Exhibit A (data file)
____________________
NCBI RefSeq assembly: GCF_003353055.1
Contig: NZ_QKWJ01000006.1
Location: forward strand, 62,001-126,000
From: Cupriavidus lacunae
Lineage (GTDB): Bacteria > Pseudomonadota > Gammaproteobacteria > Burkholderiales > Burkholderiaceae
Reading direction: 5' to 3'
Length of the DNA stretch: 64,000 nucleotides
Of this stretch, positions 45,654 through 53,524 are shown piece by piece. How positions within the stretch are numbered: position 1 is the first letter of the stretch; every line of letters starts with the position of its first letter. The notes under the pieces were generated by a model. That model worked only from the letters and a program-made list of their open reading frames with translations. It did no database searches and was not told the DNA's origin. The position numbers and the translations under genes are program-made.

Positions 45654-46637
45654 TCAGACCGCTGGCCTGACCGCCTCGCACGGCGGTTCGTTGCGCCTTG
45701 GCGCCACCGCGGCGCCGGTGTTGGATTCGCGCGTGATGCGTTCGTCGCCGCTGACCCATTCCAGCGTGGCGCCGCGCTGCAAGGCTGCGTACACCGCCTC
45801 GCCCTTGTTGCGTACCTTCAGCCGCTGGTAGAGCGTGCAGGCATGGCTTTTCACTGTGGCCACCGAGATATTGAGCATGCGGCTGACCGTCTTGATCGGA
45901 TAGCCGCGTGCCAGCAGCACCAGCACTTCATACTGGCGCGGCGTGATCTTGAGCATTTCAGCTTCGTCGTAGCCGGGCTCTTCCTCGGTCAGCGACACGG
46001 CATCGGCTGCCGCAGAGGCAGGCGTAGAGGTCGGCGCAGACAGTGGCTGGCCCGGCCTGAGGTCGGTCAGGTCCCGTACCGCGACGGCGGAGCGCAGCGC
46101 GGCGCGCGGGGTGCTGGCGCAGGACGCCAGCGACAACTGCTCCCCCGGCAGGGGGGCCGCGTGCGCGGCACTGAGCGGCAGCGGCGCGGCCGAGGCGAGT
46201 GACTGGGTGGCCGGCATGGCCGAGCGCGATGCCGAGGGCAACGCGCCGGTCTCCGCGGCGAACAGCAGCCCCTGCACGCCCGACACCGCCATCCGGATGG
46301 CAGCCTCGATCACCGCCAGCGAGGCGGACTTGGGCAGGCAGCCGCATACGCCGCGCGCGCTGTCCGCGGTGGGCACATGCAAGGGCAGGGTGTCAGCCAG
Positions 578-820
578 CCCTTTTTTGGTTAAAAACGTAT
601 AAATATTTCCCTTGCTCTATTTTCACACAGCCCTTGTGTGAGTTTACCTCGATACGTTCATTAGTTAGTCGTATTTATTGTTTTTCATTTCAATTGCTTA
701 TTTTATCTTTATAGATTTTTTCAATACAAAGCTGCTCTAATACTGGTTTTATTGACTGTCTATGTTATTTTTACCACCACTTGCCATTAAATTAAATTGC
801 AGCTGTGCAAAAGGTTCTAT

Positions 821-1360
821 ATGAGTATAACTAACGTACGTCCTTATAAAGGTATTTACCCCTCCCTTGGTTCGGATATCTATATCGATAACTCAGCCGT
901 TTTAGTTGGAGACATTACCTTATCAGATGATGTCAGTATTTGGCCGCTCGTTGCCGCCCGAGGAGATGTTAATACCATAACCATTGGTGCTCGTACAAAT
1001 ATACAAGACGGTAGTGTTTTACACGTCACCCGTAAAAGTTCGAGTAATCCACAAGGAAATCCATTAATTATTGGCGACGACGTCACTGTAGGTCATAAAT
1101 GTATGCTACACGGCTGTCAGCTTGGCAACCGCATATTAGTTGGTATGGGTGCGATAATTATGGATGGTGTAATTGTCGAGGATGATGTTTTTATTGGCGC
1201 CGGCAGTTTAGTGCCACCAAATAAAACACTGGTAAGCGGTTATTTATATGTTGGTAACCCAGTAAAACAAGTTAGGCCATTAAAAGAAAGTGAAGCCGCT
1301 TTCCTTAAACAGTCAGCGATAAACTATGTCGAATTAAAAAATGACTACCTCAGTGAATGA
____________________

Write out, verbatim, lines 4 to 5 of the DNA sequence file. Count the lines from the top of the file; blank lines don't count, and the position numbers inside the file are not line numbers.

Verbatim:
From: Cupriavidus lacunae
Lineage (GTDB): Bacteria > Pseudomonadota > Gammaproteobacteria > Burkholderiales > Burkholderiaceae